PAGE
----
What is the problem with the Next Generation Science Standards (NGSS)? NGSS is not about science. It bypasses genuine principles of science replacing them with socio-political indoctrination – this will never promote a scientific thought process. The fundamental basis of these standards is contrary to actual scientific principles and practice. Science is filtered and limited and if taught correctly, science students become problem solvers and critical thinkers. They are taught that all facts must be considered. Therefore, limiting information is counter-intuitive to good science. NGSS is confusing and incompetent.
How does NGSS view Science? NGSS programs young minds toward a particular philosophical viewpoint, rather than experimental observation, with the aim of promoting social activism. Science taught only with philosophically biased information reflects only the author’s viewpoint and desire to dominate the topic and has no value in science education or as proof in empirical science.
The National Academy of Science clearly states what the method and purpose of Science Education should be, “…that the search for knowledge and understanding of the physical universe and of living things that inhabit it should be conducted under conditions of intellectual freedom, without religious, political, or ideological restrictions….that freedom of inquiry and dissemination of ideas require that those so engaged to be free to search where their inquiry leads….without political censorship and without fear of retribution in consequence of unpopularity of their conclusions. Those who challenge existing theories must be protected from retaliatory reactions. “ (National Academy of Science – Resolution 1976).
Science in the Classroom: “…Without freedom to inquire, the scientific enterprise would be ruled by intimidation rather than understanding through inquiry. If we don’t help students develop sound investigative skills at a very early age, there is no reason to believe that students will be able to think critically and scientifically as they grow older.” (Science in the Elementary School by John Renner, Don Stafford & William Ragan, Harper & Row, 1976)
What do we get with NGSS? The following is an excerpt from the Fordham 2013 report, “Evaluation of NGSS”. Fordham has “long favored high-quality multi-state, even “national” academic standards,” so long as they originate with, and are voluntary for, states. p15. This however is what Fordham found with NGSS. They Identified five significant flaws (Jan. 2013):
- Much essential content was omitted.
- The grade-to-grade progression that was a strength of the National Research Council Framework was not fully realized in the NGSS. The result was that some content that was never explicitly stated in earlier grades was nevertheless assumed in later grades.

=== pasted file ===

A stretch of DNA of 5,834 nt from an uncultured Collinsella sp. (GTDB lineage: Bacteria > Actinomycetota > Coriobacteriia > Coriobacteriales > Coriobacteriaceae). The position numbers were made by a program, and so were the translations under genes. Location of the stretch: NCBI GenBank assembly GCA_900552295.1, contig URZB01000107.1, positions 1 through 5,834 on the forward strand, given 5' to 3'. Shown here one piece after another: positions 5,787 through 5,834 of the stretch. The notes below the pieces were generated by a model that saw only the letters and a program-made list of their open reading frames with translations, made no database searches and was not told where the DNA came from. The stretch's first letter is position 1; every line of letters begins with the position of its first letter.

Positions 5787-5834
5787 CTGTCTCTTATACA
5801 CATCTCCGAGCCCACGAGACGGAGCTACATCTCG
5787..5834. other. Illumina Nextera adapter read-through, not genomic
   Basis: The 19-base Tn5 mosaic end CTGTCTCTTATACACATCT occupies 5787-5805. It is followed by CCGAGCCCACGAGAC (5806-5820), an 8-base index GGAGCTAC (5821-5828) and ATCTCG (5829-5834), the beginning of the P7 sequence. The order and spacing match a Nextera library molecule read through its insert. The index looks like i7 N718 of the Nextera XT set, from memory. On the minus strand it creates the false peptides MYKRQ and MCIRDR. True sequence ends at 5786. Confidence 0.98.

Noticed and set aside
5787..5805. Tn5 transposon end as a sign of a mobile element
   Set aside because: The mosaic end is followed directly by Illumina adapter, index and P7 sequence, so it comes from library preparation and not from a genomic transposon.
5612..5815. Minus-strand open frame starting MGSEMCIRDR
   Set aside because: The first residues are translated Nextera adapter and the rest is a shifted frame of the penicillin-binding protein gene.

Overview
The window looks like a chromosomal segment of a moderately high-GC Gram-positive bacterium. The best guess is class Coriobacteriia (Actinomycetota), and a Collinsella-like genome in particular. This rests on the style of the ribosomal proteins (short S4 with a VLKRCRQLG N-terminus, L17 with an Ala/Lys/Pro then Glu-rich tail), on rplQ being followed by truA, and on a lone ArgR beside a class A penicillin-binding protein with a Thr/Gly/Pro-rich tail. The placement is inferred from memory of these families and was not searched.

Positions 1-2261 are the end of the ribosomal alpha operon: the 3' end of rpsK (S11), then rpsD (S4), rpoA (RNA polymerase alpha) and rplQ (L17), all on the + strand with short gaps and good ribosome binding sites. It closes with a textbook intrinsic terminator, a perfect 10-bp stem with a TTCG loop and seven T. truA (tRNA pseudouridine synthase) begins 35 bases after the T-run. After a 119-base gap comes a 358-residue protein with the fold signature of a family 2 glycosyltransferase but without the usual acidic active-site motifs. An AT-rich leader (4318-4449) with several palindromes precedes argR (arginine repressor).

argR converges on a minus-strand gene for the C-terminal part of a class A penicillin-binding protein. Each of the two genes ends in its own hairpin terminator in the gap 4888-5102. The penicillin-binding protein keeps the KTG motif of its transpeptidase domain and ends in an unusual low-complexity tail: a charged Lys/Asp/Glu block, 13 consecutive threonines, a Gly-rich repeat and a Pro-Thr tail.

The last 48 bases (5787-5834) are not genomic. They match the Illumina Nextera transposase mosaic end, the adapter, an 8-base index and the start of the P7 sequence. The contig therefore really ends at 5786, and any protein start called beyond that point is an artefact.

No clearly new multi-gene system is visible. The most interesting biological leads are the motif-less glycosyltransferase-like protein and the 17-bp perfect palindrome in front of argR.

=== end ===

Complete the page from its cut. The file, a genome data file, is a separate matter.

- A number of key terms (e.g., “model” and “design”) were ill defined or inconsistently used and a number of actual errors were scattered throughout.
- Recommended “practices” dominated the NGSS, relegating essential knowledge—which should be the ultimate goal of science education—to secondary status.
- The articulation of “assessment boundaries” in connection with many standards threatened to place an unwarranted ceiling on important learning. How many teachers (due to time restraints) will actually teach students—even advanced students—content and skills that they know in advance “won’t be on the test”?
Also from the Fordham report on NGSS - Physical Science, Chemistry, and Physics Overview: “NGSS physical science coverage is mediocre throughout grades K–5. Sadly, its quality declines rapidly and steadily in middle school, and still further at the high school level, where little positive can be said. Indeed, the physical science standards fail to lay the foundation for advanced study in high school and beyond, and there is so little advanced content that it would be impossible to derive a high school physics or chemistry course from the content included in the NGSS.
The Thomas B. Fordham Institute, (Science Standards, Chester E. Finn Jr. , Kathleen Porter-Magee/Apr 22, 2013) cautions states to consider other options and advises that:
- Several states have done quite a good job of this on their own.
- NGSS is therefore not the only possible alternative available to states seeking to replace weak standards with better ones.
- Nobody should be talked (or pressured) into hasty decisions that they might later regret regarding so critical an element of American education.”
If Maine would like to consider replacing the Maine Learning Results in Science, we should consider proven, tested, high achieving ones that are not privately owned and which therefore cannot be altered, for instance, the ones used by IN, SC, VA and CA.
- These standards are weak, shallow and lacking in content, especially for grades 6-12 (Life Science, Physical Science, Earth/Space Science, Engineering design).
- Assessments and explorations, although hands on (which is great), seriously lack practical and academic applications.
- Valuable foundational academic content is lacking.
- Use of scientific practices is wholly inadequate and misguided.
- Use of math is extremely minimal and does not support the whole scope and breadth of Chemistry and Physics.
- Where is the Chemistry? Where is the Physics?
- NGSS introduces socio-political infusion into the field of Science. With NGSS, theory is taught as fact. Examples include:
- Earth System - Man is bad for the planet.
- Man causes global warming. This is more about indoctrination, not science. The Science surrounding this theory is highly debatable and any theory of anthropogenic causation should be presented as such.
- NGSS focuses just on the sustainable energy sources of wind and solar power to the exclusion of other forms of energy. This is not balanced information.